Through human rights and the climatological challenges of the present, I have centered my research on understanding our shared and shifting ethical commitments. From a theoretical point of view, I have been interested in exploring the overlapping conversations between feminist and queer theory, new materialisms, ontologies and social movements, and more specifically, to work toward developing an ecologics of the Anthropocene.
The project I am currently developing concerns the social life of ice in the Arctic and, specifically, in the country of Iceland. Following my work on renewable energy transitions—which has analyzed the role of “mitigation” strategies in forestalling further anthropogenic harms to the earth’s aqua-, litho-, bio- and atmospheres, this project centers on “adaptations” to climate change. Ice has clearly become our climatological canary. It can be measured, its retreats photographed, its historic depths plumbed and its duration—or life span—calculated. And it is melting: nowhere faster, and faster than expected, in the Arctic region. Ice’s physical changes and the geohydrological implications associated with it are now featured regularly in the media, especially as displacements increase and permafrost withers. However, scant attention has been given to the social and cultural meaning of changing ice formations in the frozen places where it has dominated landscapes, shaped lives and conditioned accounts of land, weather and subjective experience. This project prioritizes the social and political significance of ice, the values associated with it, and the implications of its expiration; it is an inquiry into the social sentiments and consequences of melt and the metamorphosis of ice. In the simplest terms it is a study of cryohuman relations.
My second book Ecologics: Wind and Power in the Anthropocene (forthcoming 2017) is based on a collaborative research project (with Dominic Boyer) in Oaxaca, Mexico and focuses on the political and social contingencies of renewable energy development. Home to some of the best wind on the planet, the Isthmus of Tehuantepec has been the locus for a booming wind energy industry. While wind park development across the Isthmus has been animated by state and corporate initiatives that purport to enhance regional economic development, generate a green profile for the Mexican state and suspend, to a degree, a quantity of carbon dioxide contamination, local resistance to projects has been significant and is deeply conditioned by histories of state abandonment and suspicions regarding transnational capital. Conflicts surrounding renewable energy transitions are, on the one hand, deeply political economic in nature, concerning dispossession and persistent inequalities. But they are also summarily ethical projects that hold out a promise for a greater global good, while often demanding localized concessions. The book chapters are structured to oscillate between an emphasis on material entitles and other lives (Wind, Trucks, Species) and the human intraconnections within and among them. In this project and others, I am aiming to think through the ways in which ecological authority is constituted as well as how anthropogenic climate change calls for new ways of imagining our collective biotic and material futures.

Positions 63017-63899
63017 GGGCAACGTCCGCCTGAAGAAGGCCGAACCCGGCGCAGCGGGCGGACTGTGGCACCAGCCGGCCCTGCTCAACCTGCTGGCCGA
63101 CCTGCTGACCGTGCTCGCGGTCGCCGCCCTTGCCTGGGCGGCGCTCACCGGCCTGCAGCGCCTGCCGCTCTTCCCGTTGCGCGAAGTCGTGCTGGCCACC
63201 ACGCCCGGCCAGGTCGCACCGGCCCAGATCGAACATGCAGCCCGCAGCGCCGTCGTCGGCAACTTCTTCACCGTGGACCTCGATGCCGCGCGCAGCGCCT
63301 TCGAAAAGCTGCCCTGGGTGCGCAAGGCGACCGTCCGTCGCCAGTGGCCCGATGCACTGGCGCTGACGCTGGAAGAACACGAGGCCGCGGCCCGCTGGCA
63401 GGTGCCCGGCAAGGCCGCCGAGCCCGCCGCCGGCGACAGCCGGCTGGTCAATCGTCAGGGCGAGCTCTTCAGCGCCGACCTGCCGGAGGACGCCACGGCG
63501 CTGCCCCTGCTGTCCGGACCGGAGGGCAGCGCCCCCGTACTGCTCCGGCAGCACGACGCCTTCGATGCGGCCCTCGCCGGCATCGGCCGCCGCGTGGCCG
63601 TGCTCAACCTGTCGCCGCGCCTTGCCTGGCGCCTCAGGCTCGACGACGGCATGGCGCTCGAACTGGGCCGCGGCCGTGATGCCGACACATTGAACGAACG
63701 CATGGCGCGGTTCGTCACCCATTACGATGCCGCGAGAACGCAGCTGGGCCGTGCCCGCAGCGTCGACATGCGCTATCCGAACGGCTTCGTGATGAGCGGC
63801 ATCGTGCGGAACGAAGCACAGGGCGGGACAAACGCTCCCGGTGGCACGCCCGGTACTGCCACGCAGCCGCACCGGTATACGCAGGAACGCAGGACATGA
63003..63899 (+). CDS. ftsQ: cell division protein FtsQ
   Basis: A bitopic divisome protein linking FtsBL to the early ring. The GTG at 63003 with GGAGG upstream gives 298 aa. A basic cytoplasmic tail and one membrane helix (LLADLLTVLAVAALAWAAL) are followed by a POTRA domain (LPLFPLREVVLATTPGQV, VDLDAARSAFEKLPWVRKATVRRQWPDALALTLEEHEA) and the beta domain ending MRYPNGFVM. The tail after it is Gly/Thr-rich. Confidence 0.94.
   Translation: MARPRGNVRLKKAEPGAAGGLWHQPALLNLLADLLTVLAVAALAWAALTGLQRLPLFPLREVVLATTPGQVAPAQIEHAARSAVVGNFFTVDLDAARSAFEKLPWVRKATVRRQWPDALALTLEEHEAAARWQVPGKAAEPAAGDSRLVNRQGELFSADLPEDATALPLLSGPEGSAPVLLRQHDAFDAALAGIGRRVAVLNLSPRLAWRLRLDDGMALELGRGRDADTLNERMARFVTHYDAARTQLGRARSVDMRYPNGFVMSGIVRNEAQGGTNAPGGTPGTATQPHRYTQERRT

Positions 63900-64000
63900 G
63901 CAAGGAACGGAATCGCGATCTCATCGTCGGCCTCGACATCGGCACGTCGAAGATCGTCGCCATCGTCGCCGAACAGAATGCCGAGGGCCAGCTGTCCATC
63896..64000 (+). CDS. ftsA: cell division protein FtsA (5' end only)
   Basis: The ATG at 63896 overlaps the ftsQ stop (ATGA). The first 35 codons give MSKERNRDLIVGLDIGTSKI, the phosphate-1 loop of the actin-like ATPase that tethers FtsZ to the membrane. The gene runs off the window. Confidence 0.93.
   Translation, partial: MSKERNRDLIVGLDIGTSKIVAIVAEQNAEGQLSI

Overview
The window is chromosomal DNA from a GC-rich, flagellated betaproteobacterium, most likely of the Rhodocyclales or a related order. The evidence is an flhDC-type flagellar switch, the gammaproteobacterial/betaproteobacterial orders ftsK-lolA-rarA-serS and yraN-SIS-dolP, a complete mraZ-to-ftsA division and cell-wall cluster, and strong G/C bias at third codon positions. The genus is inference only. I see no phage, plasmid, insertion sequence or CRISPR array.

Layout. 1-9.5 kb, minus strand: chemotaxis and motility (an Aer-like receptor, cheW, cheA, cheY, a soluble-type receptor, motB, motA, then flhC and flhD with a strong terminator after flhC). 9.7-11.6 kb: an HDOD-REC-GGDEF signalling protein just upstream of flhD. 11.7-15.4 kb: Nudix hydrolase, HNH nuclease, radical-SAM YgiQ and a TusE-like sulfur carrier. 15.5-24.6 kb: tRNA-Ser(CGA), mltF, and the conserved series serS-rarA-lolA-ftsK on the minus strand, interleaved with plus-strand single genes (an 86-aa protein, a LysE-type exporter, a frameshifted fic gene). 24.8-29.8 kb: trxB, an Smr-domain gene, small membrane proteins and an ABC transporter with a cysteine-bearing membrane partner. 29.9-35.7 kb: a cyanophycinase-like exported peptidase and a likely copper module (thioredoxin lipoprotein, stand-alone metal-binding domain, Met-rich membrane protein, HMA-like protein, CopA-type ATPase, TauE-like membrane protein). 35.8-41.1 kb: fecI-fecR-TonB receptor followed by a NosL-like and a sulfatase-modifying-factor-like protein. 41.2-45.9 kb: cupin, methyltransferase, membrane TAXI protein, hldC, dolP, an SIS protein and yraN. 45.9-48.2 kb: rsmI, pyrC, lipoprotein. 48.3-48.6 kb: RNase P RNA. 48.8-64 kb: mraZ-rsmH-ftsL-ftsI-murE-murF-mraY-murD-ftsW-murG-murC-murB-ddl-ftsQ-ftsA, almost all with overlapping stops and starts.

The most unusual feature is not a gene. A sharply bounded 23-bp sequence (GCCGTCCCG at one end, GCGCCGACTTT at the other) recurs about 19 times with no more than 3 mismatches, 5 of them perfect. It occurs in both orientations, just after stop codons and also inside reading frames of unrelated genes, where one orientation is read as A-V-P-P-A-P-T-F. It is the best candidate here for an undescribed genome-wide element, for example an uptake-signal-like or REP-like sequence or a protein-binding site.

I spent over a decade working in Nicaragua and my first book, Intimate Activism: The Struggle for Sexual Rights in Postrevolutionary Nicaragua (Duke University Press 2013) analyzes how sexual rights activists have reformulated their country's revolutionary history to create new models of sexual subjectivity and rights. During the time of my field research, Nicaragua maintained the most repressive antisodomy law in the Americas. In the wake of the Sandinista Revolution, neoliberalism and social conservatism combined to create an unprecedented anti-gay juridical climate. I wanted to understand how this had occurred, and more critically, how activists--many of whom were reared on the revolutionary ethos of Sandinismo--were attempting to overturn the law and to shift the moral coordinates of the country using the political tropes of human rights and autological liberalism.
Based on my research in Nicaragua I have served as an expert witness for several successful sexual asylum cases in the United States.